Climbing the Mulhacen.

A climb to the highest mountain on the Iberian peninsula, the Mulhacen (3,500m) on Boxing day.

Approach to the Poqueira hut

2006/Dec/26 : A beautiful sunny, yet cold day set among spectacular scenery in Andalucia. The sun shone brightly and directly overhead, without a cloud in the clear lagoon blue sky. Yet despite its apparent warmth, I shivered and felt the left side of my face starting to go numb. Knowing this was not a good sign, I stopped, pulled by Gortex jacket from by backpack and put it on, pulling the cords tight to cocoon my face almost entirely in the hood.

Such is the weather on the 3500m high Mulhacén, the highest mountain on the Iberian peninsula where conditions can be particularly deceptive. Due to its latitude and position within the balmy climes of Andalucia, the sun often shines; but up on the higher slopes of the Sierra Nevada range the weather as in any mountainous region can often change dramatically (the temperature range is one of the highest in Europe reaching in excess of 25ºC in July and sometimes as low as -35ºC in January).

The cold wind at this particular moment was whipping up over the North face across the final ridge to the summit, with a force that had caused a sudden alarm at not being able to feel my lips. I looked towards the summit which was only 100m away and turned back to see my climbing partner, coming up the ridge towards me. I decided to wait. The day before we had driven up from Malaga to the village of Capileira. This tiny picturesque village of petit whitewashed houses, sitting high in the Sierra range is the second highest populated area in Spain. The drive up here from the main airport is wonderful. Starting along the coast, the gloriously uncrowded road glides by the Mediterranean sea over newly built viaducts and through atypical Spanish towns towards Motril. Here the road moves away from the coast rising steeply, continually winding it’s way up through the hills towards Capileira at 1400m.

As time wasn’t on our side after a brief stop at the village we drove on towards the Hydro-electric power station where we had planned to leave our car. Here the road peters out into a bumpy track which requires careful handling to avoid any nasty mishaps. As we drove on, the last few kilometres became rougher and more dirty until about halfway we reached a point where the ground was covered in light patches of snow. Even at this altitude the snow can be heavy and having carefully examined the situation we decided to leave the car where it was and walk the remainder of the way towards the station (This area is the European continent’s most southerly glacial landscape and although the last remnants of the glaciers melted away at the end of the 20t Century, snow stays on the ground at this altitude for most of the year).

By the time we reached the Hydro station it was already past 3 o’clock and knowing darkness descended around six, with a good 4 hour hike in front of us, we knew we weren’t going to make it to the hut during the light. Being reasonably experienced in mountain environments we decided to push on and assess the situation in an hour, at which point we would still have enough light to return to the car and stay in the village overnight if necessary. We walked on up through the Poqueira valley switching back and fore along the track as we gained height along the gorge on our right, listening to flowing mountain water as it cascaded down through the valley. Other than this sound it was peaceful and were both glad to be out walking and absorbing the sights and smells of this wonderful pristine environment. The Sierra Nevada itself is one of the most important biodiversity regions of Europe supporting up to an amazing 2,100 plant species of the total 7,000 that are recorded in Spain. 10% of this total are endemic to Spain & 78 species are only found here, indicating why it is such a valuable region.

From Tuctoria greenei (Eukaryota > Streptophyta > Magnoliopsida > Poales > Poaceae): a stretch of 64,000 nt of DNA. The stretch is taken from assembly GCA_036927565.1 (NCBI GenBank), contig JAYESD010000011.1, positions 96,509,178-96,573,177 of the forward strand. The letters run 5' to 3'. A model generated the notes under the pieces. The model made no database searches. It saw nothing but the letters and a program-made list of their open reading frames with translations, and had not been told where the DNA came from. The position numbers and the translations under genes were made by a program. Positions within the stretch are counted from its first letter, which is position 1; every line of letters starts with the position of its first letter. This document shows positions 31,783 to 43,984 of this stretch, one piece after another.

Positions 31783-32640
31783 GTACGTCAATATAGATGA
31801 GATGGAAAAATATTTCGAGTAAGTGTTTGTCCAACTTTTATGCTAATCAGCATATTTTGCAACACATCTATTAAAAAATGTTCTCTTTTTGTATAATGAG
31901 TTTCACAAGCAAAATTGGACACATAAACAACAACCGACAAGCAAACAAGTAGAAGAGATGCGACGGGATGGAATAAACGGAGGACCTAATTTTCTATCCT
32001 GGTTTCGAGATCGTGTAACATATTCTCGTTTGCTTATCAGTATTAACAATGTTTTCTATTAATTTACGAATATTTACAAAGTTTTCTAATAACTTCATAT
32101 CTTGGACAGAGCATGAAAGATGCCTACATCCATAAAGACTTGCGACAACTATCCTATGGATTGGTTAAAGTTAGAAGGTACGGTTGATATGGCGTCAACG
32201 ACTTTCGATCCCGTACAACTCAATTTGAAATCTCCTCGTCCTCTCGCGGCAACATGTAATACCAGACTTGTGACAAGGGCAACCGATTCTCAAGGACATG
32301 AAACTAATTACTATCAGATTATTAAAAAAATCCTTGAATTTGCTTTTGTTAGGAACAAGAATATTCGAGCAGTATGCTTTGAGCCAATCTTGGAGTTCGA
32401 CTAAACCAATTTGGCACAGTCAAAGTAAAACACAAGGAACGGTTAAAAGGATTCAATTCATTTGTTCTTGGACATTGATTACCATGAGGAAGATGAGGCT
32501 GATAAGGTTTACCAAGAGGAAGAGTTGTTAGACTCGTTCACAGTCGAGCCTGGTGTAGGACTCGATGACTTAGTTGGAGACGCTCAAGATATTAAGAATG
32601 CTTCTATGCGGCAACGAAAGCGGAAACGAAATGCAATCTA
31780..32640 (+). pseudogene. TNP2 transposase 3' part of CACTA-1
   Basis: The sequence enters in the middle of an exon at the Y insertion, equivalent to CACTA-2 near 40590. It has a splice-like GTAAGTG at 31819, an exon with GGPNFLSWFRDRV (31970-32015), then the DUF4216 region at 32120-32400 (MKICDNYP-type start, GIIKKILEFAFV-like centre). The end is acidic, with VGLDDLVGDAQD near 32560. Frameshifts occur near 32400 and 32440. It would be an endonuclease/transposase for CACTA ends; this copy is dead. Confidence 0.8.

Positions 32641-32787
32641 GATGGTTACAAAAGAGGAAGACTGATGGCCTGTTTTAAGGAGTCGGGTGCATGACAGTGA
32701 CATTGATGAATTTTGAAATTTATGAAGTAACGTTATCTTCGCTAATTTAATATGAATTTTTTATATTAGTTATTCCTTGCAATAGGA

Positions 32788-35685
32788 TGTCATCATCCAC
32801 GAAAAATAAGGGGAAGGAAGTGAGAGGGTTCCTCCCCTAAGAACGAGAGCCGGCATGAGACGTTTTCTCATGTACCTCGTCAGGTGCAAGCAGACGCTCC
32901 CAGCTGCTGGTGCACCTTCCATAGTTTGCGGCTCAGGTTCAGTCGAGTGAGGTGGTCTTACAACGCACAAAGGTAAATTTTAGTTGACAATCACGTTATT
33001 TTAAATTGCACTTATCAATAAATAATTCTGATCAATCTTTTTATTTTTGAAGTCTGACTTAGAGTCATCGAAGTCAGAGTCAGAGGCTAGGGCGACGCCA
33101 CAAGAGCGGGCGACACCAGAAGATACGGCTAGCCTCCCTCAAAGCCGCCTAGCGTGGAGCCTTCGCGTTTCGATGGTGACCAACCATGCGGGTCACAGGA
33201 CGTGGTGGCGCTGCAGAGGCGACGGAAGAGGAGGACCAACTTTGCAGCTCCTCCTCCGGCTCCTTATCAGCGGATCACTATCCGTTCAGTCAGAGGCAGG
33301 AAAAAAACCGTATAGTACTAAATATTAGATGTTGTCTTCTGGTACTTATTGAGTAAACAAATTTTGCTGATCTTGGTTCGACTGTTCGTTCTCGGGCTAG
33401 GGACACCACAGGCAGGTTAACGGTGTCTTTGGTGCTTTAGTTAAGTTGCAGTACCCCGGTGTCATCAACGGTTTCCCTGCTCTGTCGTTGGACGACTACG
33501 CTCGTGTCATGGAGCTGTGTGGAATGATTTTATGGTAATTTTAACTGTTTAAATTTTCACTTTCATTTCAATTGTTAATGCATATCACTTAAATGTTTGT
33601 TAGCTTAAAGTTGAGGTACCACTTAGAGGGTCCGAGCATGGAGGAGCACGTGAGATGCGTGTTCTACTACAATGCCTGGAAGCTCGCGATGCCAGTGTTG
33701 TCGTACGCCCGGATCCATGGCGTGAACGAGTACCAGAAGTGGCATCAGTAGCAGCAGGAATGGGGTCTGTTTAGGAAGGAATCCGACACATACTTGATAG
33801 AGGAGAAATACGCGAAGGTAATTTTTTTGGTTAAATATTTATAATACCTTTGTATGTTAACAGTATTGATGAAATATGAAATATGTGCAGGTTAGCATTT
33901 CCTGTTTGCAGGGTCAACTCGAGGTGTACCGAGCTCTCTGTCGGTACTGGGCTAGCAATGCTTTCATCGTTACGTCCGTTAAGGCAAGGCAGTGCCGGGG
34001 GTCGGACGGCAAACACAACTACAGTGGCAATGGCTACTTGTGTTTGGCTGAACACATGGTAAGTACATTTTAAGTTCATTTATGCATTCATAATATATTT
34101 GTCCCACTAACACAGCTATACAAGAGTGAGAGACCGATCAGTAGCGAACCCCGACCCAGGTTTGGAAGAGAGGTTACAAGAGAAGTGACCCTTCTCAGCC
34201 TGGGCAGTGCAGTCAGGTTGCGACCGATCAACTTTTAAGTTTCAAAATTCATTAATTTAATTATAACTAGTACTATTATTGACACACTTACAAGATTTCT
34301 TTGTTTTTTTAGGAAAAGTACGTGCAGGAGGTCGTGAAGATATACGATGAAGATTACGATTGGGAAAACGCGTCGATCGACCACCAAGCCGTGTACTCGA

As we approached our decision point, the last of the suns rays cast a shadow on the mountain tops in the twilight as we carefully assessed the situation. The weather was clear and apart from a slight mist higher up indicated windless, dry conditions. The track being well trodden indicated that we were unlikely to lose our way. Although Simon had his head torch I had dropped mine during packing of my gear and despite much fiddling and cursing I had been unable to get it to work. Still with an ambient light reflecting of the patches of snow from an almost full moon we felt assured enough to carry on.

We trudged on upwards as the snow becoming more concentrated and deeper; Simons torch casting a beam of light in our path. As we gained altitude and it grew darker the temperature fell , but we continued on onwards deep in our own thoughts. After another hour, we had slowed considerably as tiredness and hunger took over. We had only one thought on our mind and that was now to reach the hut for a hot drink and food. By now we had ascended into the mist appearing as two ghosts in the gloom plodding ever slowly upwards. It was now completely dark as the mist blocked out any reflected moon light. The lack of light and our longing to be off the trail began to play tricks on our minds.